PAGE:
Luchiano Lewis Wiki
Luchiano Lewis Biography
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The 16-year-old convicted of the stabbing death of college student Tessa Majors was sentenced Thursday to a maximum sentence of nine years to life in prison.
Luchiano Lewis, one of three teens charged in the 2019 murder of Barnard’s freshman at Morningside Park, pleaded guilty last month to robbery and murder.
“The murder of Tessa Majors tore the fabric of the entire city apart,” Judge Robert Mandelbaum said in sentencing. “The defendant was and is extremely young. He has his whole life ahead of him, but not Tessa Majors.”wikipedia
Majors, from Charlottesville, Virginia, was finishing her first semester at school when she walked through the park just before 8 p.m. on December 11, 2019.
As she approached the stairs to exit on West 116th Street, police say the group of teenagers – Lewis, 16-year-old Rashan Weaver and a 13-year-old boy – tried to rob her and take her phone.
There was a fight and she was stabbed several times. In the last moments of her life, a security camera captured Majors walking up a flight of stairs, dripping blood, struggling to breathe and grabbing her phone to call an Uber.
When she reached the street, she collapsed against a utility pole and died minutes later.
The heartbreaking video was played in a courtroom engrossed in sentencing, along with the reading of a joint impact statement by parents Inman and Christy Majors.
“We still find inadequate words to describe the immeasurable pain, trauma and suffering our family has endured since their senseless murder,” she said, in part (full text of statement below). “Not a day goes by when we don’t think about what could have been for Tess’s future. Not a day goes by when we don’t consider what could have been done to prevent the brutal-and again-senseless-death of she.”
As the prosecutor read the family statement, Majors’s father sobbed audibly. He briefly walked out of the courtroom as video of his daughter’s last moments played.
Lewis, in a light-colored suit and purple tie, apologized and said that he felt ashamed, embarrassed and “saddened by the role I played in destroying two families.”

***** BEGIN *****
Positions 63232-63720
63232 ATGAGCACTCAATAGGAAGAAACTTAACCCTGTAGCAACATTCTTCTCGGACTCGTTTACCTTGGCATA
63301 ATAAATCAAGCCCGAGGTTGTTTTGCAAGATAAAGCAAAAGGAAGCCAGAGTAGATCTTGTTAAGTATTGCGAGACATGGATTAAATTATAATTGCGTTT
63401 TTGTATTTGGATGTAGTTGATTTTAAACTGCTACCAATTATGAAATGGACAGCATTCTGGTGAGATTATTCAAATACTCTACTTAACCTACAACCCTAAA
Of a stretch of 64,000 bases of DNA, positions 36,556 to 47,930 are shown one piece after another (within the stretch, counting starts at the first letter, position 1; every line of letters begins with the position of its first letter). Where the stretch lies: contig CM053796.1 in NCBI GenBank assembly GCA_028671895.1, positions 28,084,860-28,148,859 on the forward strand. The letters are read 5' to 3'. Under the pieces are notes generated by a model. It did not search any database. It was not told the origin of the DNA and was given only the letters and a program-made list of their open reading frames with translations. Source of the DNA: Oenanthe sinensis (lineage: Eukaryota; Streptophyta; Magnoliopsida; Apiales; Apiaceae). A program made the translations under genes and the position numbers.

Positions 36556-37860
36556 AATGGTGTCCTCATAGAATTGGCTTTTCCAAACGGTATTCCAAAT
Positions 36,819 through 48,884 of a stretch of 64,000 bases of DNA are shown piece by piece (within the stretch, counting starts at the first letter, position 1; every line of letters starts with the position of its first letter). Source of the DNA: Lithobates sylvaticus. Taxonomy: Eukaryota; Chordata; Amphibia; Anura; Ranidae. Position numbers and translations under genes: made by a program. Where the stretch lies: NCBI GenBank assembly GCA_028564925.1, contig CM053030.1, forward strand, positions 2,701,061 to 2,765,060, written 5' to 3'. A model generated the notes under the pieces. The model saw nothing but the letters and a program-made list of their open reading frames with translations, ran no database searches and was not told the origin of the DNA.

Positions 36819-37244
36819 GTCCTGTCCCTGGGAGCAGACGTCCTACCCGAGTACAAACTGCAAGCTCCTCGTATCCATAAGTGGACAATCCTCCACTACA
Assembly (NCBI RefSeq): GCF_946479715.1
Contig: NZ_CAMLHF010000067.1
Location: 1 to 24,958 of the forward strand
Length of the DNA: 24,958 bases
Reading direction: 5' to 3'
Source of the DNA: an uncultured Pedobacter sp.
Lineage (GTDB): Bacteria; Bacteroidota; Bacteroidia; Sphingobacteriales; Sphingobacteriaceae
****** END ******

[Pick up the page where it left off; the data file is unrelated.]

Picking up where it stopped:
When Lewis said to Majors’ father, “I am deeply sorry for your loss,” the father wept audibly and covered his eyes with his hand. Lewis also broke down when he apologized to his own father, who was sitting alone in the courtroom.
“Dad, I’m sorry I failed you and become less human, less than the son you raised,” he said.
The judge seemed skeptical of Lewis’s sincerity.
“Sadly and disturbingly, the defendant has learned no lessons,” he said.
The judge noted the “multiple violent acts” Lewis has been involved in while he was incarcerated, including beating another inmate with a piece of metal wrapped in a sock.
“This was not an aberration,” Mandelbaum said of the murder of Tessa Majors.
Police and prosecutors have said Weaver wielded the knife, but said Lewis was just as guilty.
Lewis may not have held the knife “but he wasn’t just on the road,” said prosecutor Matthew Bogdanos. “She is alive and, thanks to him, she is not.”
Full text of Inman and Christy Majors’ Victim Impact Statement
On December 11, 2019, the hopes and dreams of our daughter Tess came to a tragic end. Almost two years later, we still find the wrong words to describe the immeasurable pain, trauma, and suffering our family has endured since her senseless murder.
Tess was a brilliant student, a voracious reader, a poet and a budding journalist. She had big dreams. She loved everything related to music, writing it, performing it, listening to it. She volunteered at the local animal shelter. She spent summers attending Nature Camp, where she loved learning about the environment and the natural world around her. She loved meeting new people with ideas and beliefs different from her own.
But she most of all she loved her family and friends, her cats and especially her younger brother. They were best friends and her sense of loss is deep and indescribable. Tess was friends with the friendless and kind in all the little ways that people remember forever. And she was brave. Her family misses her every moment of every day.
Our hearts ache when we see Tess’s friends go back to school, perform concerts, start new jobs, and experience all the things our daughter will never experience. It is difficult for many old friends to be close to us. Our pain is too deep. We are too changed from the people we used to be.
With each legal process, we are forced to relive the events of December 11, 2019. We have not been able to mourn our daughter adequately or in peace. Almost two years after her murder, we still have very little closure.
Tess Majors’ family believes that murder should not be normalized or rationalized. And for those other parents who have prematurely lost a child, particularly at the hands of another human being, they have our empathy.
Our lives have changed forever, and not a day goes by that we don’t think about what it might have been like for Tess’s future. Not a day goes by when we do not consider what could have been done to prevent her brutal death, and again senseless.